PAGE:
If you find yourself browsing the internet all over the place like I do, you may be looking for a more streamlined approach to browsing on multiple devices. I have found that the easiest way to do this is with a browser called Google Chrome. It can be run on any popular operating system such as Windows, Mac and Ubuntu and can even be run off of a flash drive without installing it first. It even syncs from your computer to your Android phone running the Chrome Browser app.
Users can create a google account or use a pre-existing one to sign into their browser. From there you can change your sync settings and manage any content saved with your account. All of this information and usernames and passwords and such are migrated to any browser on any computer that you sign into from there. This can be managed from your Google account dashboard. In addition to usernames and passwords, the synced content includes things like browser history, bookmarks, theme, your Voice history, saved Youtube videos, your Wallet profiles and purchases and much more. Give it a try by downloading it from the Google page!
For more information check out this: tutorial
If there’s one thing that almost every single student at UMass does with their computer, it’s go online and look at websites. You may be looking at websites just for homework, to check out Facebook, browse reddit or do some research for a class. No matter what you use it for, though, there’s a lot of helpful hints and useful keyboard shortcuts that can make your web browsing experience better.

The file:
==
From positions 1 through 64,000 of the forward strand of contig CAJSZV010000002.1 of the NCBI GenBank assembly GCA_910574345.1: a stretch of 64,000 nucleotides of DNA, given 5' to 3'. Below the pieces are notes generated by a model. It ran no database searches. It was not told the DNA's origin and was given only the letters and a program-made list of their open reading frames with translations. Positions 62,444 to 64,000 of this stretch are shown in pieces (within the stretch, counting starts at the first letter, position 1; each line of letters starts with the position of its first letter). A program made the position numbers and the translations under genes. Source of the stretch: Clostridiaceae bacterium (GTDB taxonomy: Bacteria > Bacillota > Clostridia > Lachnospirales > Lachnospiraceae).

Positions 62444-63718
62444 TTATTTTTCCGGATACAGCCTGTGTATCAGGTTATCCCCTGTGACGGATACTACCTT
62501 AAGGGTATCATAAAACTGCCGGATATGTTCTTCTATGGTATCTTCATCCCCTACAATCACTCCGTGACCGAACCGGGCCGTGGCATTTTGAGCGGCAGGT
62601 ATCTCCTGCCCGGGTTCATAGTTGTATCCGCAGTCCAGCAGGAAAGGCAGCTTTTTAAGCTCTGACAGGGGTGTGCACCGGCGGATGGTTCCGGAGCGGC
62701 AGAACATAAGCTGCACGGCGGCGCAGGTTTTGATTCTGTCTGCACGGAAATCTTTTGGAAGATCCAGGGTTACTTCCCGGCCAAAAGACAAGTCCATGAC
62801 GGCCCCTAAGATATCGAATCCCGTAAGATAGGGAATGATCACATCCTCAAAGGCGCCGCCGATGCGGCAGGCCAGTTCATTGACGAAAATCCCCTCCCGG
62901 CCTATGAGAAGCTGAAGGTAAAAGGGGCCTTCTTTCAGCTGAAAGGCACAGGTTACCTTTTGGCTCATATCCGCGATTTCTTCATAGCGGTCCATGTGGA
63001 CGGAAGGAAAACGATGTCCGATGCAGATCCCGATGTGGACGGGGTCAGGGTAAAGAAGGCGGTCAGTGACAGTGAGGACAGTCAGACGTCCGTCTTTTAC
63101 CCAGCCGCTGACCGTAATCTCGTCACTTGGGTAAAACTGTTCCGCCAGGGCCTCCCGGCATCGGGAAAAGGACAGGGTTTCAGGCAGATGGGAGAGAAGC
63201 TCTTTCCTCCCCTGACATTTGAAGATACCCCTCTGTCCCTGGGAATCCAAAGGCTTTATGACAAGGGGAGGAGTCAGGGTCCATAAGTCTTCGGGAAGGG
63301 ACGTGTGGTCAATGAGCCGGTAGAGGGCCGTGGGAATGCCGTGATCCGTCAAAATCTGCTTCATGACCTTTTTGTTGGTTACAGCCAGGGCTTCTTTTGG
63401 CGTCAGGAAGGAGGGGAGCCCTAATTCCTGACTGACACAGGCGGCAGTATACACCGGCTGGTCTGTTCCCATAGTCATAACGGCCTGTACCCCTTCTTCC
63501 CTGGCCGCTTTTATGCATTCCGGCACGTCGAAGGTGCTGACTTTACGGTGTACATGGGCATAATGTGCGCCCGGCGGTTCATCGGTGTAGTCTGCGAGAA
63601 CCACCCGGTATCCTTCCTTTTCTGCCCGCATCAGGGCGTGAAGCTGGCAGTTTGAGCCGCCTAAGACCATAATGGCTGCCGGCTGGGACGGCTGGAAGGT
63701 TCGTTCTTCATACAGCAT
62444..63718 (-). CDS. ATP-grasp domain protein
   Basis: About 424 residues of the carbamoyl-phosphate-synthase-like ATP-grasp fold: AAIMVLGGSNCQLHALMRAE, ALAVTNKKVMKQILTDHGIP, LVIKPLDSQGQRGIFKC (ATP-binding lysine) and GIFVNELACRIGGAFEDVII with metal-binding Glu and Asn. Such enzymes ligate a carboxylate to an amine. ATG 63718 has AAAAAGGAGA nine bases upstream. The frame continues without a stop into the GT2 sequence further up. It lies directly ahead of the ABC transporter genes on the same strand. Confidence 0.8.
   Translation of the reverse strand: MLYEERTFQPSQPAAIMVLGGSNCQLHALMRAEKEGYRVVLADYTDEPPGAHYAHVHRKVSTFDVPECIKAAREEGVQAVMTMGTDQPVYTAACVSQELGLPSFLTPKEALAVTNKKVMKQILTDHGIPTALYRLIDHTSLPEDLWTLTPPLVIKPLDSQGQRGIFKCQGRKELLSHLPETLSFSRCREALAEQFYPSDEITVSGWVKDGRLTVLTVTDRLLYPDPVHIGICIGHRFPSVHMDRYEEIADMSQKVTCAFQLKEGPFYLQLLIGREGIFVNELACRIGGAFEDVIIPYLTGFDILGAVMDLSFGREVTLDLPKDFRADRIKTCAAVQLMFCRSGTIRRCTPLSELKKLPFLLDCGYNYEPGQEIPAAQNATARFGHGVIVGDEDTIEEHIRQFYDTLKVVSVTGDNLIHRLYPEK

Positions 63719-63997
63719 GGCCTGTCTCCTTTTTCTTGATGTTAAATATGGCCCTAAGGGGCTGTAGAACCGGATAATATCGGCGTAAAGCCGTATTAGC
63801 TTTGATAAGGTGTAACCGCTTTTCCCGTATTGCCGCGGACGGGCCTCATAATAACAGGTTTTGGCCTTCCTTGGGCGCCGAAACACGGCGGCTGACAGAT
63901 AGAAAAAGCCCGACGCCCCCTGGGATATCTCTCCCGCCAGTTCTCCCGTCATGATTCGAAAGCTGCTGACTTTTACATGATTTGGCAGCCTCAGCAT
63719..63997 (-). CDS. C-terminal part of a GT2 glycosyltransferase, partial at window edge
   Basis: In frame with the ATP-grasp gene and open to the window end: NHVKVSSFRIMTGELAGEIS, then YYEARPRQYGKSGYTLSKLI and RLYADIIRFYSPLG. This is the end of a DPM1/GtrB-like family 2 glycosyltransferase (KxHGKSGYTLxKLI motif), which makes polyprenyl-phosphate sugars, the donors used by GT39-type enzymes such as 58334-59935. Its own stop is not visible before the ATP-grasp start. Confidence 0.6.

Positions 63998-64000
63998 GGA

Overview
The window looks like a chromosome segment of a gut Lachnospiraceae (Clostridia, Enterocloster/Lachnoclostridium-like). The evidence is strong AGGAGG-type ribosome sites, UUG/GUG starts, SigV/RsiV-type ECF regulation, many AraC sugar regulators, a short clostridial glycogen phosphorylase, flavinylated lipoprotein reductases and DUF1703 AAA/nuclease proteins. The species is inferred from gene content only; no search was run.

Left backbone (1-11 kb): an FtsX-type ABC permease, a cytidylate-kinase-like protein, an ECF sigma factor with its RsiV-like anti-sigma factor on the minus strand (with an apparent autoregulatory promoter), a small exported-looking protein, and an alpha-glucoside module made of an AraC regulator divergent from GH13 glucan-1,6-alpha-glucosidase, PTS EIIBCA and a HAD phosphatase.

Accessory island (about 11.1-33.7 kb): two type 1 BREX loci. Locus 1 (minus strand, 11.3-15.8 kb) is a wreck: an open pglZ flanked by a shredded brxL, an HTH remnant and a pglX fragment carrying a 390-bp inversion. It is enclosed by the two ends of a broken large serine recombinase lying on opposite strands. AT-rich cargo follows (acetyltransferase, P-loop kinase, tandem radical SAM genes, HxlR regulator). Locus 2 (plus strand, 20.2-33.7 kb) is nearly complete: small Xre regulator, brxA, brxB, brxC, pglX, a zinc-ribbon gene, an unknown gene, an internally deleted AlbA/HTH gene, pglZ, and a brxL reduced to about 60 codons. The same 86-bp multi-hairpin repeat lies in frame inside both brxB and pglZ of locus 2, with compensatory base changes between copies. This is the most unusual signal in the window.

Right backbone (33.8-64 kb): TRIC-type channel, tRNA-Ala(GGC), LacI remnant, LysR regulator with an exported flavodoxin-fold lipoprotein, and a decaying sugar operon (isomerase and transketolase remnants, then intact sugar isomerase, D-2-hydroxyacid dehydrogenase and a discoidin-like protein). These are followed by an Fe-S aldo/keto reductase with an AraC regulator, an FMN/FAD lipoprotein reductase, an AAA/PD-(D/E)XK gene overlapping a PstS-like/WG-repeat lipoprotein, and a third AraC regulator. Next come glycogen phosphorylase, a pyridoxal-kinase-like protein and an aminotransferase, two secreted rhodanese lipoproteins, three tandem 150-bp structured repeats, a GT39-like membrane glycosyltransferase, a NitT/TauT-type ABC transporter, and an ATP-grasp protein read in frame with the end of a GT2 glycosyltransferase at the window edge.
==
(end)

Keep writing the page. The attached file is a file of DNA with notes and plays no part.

Technology has become integrated in our society, we are using it every day at work, home, and in some states there using IPad’s to teach kindergarten class. With technology becoming more of a necessity than a luxury in past years, the number of people shopping online has increased at an astounding rate. The online shopping market is projected to be worth 370 billion dollars in 2017.
There are thousands of addons available for use with a wide range of web browsers. We have compiled a list of the top four addons that we think are most worthwhile. From blocking ads to protecting users’ online privacy, these addons are useful and important. We think they will make your browsing experience more enjoyable and more secure.
When it comes to privacy on the internet, the user is very often left in the dark regarding how his or her data can be accessed and utilized by third parties. In this context, third parties can refer to “analytics services, advertising networks, and social platforms”  that can leverage a myriad of existing web technologies to track the websites you visit. These third parties can then use this information for various purposes such as directing advertisements toward more relevant audiences.
In an attempt to resolve this informational discrepancy (these third parties are within legal limits, just not fully transparent), the World Wide Web Consortium (W3C) proposed a specification known as Do Not Track which “is designed to enable users to opt-out of online tracking” .
UMass Amherst has a new portal for students to use, Go – All the information from UMass that you’d want in one, convenient location. Students can log on with their UMass netID and see the classes that they have in Moodle, athletic news, emergency phone numbers, and more. There are a few choice areas that students might find particularly helpful, all accessible from the Go homepage.